Jane Welgos Sidwell ’69: Serving others at a sacred time

Early in her high school years, Jane Welgos Sidwell ’69 and some schoolmates from Decorah, Iowa, made a field trip to a home for unwed mothers and their children. Jane played the piano to entertain the group. During those few hours Sidwell realized that her future lay in helping others.That impulse led to decades of leadership in the fields of hospice and palliative care—serving the spiritual, psychological, social, and physical needs of people who are seriously ill or approaching the end of life. 

“It is an intense privilege to be able to provide comfort to people leaving this life and to their loved ones,” Sidwell said. “Like birth, it is a sacred time. Hospice helps people live it to the fullest.”

It was a calling she came to in mid-career and almost by accident.

Jane Welgos Sidwell ’69
Jane Welgos Sidwell ’69

After graduating from Cornell, she obtained a master’s degree in social work from Washington University in St. Louis and began a career that took her to Illinois, Minnesota, and Texas.

By 1989 she was in human resource management for a behavioral health agency in Houston, and she was miserable: “I was managing employees instead of caring for patients.” She and her husband, Lloyd, CEO of a family services organization, had two college-aged children, but they both knew she needed a major change. She left her job and began studies for a nursing degree, intending to specialize in midwifery.

As part of her training, Sidwell worked in a hospice unit. “I was hooked,” she said. “All my experience came together because I was caring for the mind, body, and soul. I was ecstatic doing this work.”

In the years since that revelation, Sidwell has been a hospice nurse, clinician, educator, and leader. She led the effort to establish palliative care services at a Houston medical center, trained hospice nurses, made presentations at professional gatherings, and served as president of the National Hospice and Palliative Nurses Association.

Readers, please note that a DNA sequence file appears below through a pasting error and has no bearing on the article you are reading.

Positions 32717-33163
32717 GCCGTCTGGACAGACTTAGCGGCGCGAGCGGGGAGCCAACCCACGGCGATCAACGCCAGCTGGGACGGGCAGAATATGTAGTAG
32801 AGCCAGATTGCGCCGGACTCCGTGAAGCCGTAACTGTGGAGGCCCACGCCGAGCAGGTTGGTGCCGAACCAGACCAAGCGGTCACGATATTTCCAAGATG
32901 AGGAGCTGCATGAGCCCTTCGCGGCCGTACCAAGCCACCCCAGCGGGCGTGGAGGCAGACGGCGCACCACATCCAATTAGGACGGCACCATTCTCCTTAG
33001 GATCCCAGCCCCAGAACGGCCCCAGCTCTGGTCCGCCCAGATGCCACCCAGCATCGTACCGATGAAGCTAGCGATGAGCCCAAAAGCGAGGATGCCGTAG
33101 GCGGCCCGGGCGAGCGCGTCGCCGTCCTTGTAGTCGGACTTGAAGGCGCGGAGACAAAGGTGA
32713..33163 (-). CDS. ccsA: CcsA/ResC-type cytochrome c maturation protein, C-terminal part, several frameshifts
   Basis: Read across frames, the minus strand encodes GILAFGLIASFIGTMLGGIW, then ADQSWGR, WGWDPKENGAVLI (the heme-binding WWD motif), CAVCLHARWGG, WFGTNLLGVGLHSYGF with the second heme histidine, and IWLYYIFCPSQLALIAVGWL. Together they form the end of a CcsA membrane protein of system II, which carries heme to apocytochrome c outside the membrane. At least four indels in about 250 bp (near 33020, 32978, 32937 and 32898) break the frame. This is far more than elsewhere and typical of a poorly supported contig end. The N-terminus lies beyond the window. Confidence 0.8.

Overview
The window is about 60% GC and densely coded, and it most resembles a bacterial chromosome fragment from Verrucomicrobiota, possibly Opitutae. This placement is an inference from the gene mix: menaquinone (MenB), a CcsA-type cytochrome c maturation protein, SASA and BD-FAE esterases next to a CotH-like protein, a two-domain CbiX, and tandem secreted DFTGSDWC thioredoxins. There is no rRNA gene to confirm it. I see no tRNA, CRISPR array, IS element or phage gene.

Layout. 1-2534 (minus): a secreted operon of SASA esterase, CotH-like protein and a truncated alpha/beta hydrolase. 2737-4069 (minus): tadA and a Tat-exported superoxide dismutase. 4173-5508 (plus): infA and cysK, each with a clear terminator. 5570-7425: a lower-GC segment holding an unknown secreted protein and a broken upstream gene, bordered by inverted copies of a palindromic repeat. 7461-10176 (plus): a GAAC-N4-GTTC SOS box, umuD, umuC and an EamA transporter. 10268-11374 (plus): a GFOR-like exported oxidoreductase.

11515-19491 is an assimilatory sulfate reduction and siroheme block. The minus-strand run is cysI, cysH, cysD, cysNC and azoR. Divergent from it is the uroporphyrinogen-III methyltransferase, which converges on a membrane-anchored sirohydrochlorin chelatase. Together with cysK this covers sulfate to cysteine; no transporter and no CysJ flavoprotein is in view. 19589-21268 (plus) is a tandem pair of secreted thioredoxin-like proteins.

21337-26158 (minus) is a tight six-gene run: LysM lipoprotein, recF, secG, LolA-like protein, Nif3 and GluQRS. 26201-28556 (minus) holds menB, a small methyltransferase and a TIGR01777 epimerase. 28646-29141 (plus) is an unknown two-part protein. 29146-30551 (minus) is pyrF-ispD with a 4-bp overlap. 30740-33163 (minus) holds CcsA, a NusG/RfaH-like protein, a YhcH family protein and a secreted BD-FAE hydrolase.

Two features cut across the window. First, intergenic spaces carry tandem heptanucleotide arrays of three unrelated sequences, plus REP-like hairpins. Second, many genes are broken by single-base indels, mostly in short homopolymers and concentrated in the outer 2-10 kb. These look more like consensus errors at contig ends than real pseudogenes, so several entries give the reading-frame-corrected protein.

Sidwell credits Cornell for instilling the confidence and honing the skills her career demanded. She majored in psychology and sociology, was president of the Religious Life Council, absorbed the lessons taught by humanities professors, and even enjoyed the mandatory chapel convocations, where she shook hands with visiting poet W.H. Auden and listened to the experiences of the Black Panther Party. “Exposure to new ideas shaped the way my career developed,” Sidwell recalled.

Sidwell’s connection to Cornell remained strong. Her daughter, Kara Klatt Moore ’98, and son-in-law, Thomas Moore ’96, are graduates. Sidwell serves on the Alumni Board of Directors.

As her 50th reunion approached, she and Lloyd, a graduate of the University of Iowa, began thinking about their legacy. After learning about Cornell’s innovative approaches to student health, they established the Jane Welgos Sidwell and Lloyd H. Sidwell Mental Well-Being Endowment at the college to support all aspects of the mental well-being of students. 

Now retired and living in Beaufort, South Carolina, Sidwell continues to help others. She has served on many groups promoting local causes, including tourism, the library, and historical preservation. Most important, she is helping guide a local nonprofit agency as it establishes a 10-bed hospice facility—with room for expansion, Sidwell noted.

“After all,” she said, “Isn’t that what Cornell taught us—to make a difference?” 

Dan Kellams ’58 is a member of the Cornell College Alumni Association Board of Directors. His career spanned nearly 50 years in public relations in New York City, where he worked as a corporate and agency executive and, later, as a freelance writer and editor. He has written two books set in his hometown of Marion, Iowa.